Improving Your Office Testing Process

User Guide

The purpose of this toolkit is to make your office a safer place for patients by increasing the reliability of your office testing process.

You and your staff can use materials from this toolkit to take manageable steps to improve office safety and quality.


About 40 percent of patient encounters in primary care offices involve some form of medical test. Studies of primary care offices consistently show that the process for managing tests is a significant source of error and patient harm. Some errors can have devastating results, as described in this patient vignette.

A routine PSA test was ordered, along with other tests, for a 55-year-old patient. The other tests came back, but the PSA test results were lost in communications with the lab and were forgotten. The physician first noticed that the PSA test had not come back when the patient returned a year later. A new PSA test was ordered, and it returned a value of 20, indicating the patient now had metastatic prostate cancer.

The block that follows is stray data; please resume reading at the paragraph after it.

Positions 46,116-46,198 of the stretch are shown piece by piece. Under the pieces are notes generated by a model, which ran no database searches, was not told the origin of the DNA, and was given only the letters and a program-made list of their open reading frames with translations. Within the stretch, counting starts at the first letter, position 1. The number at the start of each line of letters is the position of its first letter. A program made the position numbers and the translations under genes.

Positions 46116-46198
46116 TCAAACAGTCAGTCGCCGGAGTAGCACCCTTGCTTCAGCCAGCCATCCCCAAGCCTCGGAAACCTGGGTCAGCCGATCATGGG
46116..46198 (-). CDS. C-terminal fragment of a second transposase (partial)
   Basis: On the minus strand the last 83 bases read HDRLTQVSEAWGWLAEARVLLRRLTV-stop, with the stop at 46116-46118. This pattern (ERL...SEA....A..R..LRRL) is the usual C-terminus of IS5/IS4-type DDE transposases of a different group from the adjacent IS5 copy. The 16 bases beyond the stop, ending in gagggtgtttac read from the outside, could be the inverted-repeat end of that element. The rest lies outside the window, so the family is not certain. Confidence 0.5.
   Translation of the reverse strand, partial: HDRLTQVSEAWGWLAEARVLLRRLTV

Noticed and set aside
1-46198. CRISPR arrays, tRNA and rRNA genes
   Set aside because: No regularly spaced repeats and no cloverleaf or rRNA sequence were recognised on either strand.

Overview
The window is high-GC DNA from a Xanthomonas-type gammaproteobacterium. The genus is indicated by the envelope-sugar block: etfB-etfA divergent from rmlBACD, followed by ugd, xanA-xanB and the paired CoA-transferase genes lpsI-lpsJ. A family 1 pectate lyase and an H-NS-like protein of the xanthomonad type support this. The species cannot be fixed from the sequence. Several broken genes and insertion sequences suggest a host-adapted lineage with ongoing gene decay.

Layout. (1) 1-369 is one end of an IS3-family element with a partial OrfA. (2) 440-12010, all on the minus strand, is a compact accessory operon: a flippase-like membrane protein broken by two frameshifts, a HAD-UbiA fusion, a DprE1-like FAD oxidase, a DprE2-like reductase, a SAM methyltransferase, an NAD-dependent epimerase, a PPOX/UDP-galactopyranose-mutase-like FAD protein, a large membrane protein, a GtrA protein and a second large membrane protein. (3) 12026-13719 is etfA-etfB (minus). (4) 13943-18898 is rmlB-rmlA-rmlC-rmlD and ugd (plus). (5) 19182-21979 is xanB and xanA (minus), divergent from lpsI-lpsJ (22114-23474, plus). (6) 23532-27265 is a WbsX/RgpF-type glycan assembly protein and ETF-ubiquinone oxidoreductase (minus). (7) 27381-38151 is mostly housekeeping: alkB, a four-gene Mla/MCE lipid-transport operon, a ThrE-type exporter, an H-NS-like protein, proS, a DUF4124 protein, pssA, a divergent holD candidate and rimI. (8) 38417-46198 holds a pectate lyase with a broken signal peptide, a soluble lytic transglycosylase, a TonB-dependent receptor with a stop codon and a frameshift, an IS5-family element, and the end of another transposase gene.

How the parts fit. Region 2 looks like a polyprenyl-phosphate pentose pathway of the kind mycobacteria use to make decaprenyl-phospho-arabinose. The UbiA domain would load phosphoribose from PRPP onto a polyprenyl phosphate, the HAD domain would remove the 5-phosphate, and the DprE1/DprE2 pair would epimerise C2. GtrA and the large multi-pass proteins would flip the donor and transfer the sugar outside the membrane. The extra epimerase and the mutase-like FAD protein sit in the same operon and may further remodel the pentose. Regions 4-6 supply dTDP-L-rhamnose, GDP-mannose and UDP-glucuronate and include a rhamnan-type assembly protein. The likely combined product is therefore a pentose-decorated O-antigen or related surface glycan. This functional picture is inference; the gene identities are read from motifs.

Maybe you have had a similar experience in your office or know of a similar story. Errors in managing tests are more common than most of us realize.

This toolkit can help you increase the reliability of the testing process in your office. The tools will help you examine how tests are managed in your office, from the moment tests are ordered until the patient is notified of the test results and the appropriate followup is determined.

Successful practice improvement requires:

  • The desire to improve.
  • Support of office leadership for improving quality and safety.
  • Teamwork—everyone should be involved in the improvement process.
  • Commitment to honest and open communication.
  • Regular discussion of performance improvement at staff meetings.
  • A focus on office systems rather than individual performance.
  • Persistence—a promise to stick with it.
Page last reviewed August 2013
Page originally created August 2013
Internet Citation: User Guide. Content last reviewed August 2013. Agency for Healthcare Research and Quality, Rockville, MD.